What if I told you that 22% of the average organisation loses up to $13.5 million yearly due to Insider Risks? Would it make you evaluate your current cybersecurity strategy?

Why is it that human factors are something so often ignored, best discussed in a heated debate on some webinar or conference? Yet, the budget rarely stretches to behavioural science.

Technology has been around for many years. We love it because it provides us with a better quality of life; I am not going to lie, it’s fantastic to access more stuff quicker. Now, tell me, have you ever wondered if technology could really replace everything?

Let’s hope not. We all know that even the most sophisticated robots struggle to manage complex relationships or deal with nuance tasks. And that’s why, thankfully, robots have not entirely replaced human beings, as we saw in many beloved movies in the 90s.

So, if robots are not taking over (yet), why do organisations struggle to pay attention to their people when it comes to cybersecurity? Why are they often quick to assign blame and separate themselves from the blamed individual? Wouldn’t it be better to understand the real cause and prevent it?

We understand that we need to train employees to use the technology and identify threats. However, we don’t actually understand what motivates them, how they feel about the organisation, the manager, and completing the site security task required. And this weakness is what hackers use to manipulate and infiltrate organisations!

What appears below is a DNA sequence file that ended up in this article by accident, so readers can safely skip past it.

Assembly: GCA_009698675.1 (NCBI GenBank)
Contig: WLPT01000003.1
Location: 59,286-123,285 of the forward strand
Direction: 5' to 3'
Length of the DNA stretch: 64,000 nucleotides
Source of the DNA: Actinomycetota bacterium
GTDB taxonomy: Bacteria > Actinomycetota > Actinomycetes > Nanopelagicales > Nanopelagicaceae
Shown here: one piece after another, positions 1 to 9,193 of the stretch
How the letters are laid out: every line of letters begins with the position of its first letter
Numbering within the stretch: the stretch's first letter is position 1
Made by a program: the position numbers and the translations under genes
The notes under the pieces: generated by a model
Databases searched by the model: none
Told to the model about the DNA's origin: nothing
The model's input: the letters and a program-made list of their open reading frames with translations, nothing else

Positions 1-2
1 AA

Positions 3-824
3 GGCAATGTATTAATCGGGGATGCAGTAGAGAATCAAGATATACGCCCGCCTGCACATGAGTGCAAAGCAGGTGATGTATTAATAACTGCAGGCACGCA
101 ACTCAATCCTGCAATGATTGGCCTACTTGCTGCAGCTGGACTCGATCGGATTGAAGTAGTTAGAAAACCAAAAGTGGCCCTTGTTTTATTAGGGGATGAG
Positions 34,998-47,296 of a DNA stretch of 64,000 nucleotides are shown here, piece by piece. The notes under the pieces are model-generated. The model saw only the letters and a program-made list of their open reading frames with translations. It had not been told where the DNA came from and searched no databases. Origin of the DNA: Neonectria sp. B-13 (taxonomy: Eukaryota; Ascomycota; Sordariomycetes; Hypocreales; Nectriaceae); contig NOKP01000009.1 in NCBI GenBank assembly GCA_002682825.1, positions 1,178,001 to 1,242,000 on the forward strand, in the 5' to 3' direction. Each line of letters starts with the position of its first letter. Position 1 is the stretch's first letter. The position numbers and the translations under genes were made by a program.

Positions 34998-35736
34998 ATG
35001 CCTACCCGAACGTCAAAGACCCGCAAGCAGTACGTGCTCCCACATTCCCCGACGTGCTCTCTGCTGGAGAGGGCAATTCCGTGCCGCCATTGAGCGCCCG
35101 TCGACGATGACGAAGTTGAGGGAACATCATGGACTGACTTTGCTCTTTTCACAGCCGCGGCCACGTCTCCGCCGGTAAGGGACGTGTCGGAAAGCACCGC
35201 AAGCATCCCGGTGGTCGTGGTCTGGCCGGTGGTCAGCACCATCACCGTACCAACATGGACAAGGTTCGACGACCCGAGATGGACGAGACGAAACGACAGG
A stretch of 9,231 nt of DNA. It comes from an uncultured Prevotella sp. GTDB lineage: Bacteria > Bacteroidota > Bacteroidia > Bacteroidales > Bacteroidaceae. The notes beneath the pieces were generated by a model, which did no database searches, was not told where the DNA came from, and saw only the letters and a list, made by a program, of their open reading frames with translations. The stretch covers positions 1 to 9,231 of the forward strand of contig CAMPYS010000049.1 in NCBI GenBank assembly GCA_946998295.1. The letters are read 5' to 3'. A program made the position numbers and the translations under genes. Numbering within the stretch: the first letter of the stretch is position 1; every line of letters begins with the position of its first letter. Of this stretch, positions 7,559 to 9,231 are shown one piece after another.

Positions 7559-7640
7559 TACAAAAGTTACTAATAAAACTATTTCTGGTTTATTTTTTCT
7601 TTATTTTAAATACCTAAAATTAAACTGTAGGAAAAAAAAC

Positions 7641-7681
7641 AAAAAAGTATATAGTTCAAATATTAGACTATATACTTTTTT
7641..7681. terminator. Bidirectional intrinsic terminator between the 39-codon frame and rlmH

Evidently, the solution organisations implement to protect themselves should also have a variety of approaches, not just technological. Many would say it’s easier to attack than it is to defend. Still, we have our eye on the ball! We are constantly evaluating how and when an attack might take place.

So, what kind of tools might be helpful for someone needing to consistently check arising as well as the immediate environment for threats?

Build an internal Wall of Defence! The solution is always cooperation and teamwork, giving people the first opportunity to be a part of the organisation’s protection from within, but also to be realistic and take action when there is internal instability – when the wall is shaky.

So, how does one know if their wall is stable? That’s what behavioural science is here for. For thousands of years, psychologists have been working to understand and measure what makes people tick and what are the predeterminants of behaviour. Don’t let your Wall of Defence fall down. Technology is a gift we have given ourselves to grow and develop as the human race; let’s use it as our best asset.

Nadine Michaelides

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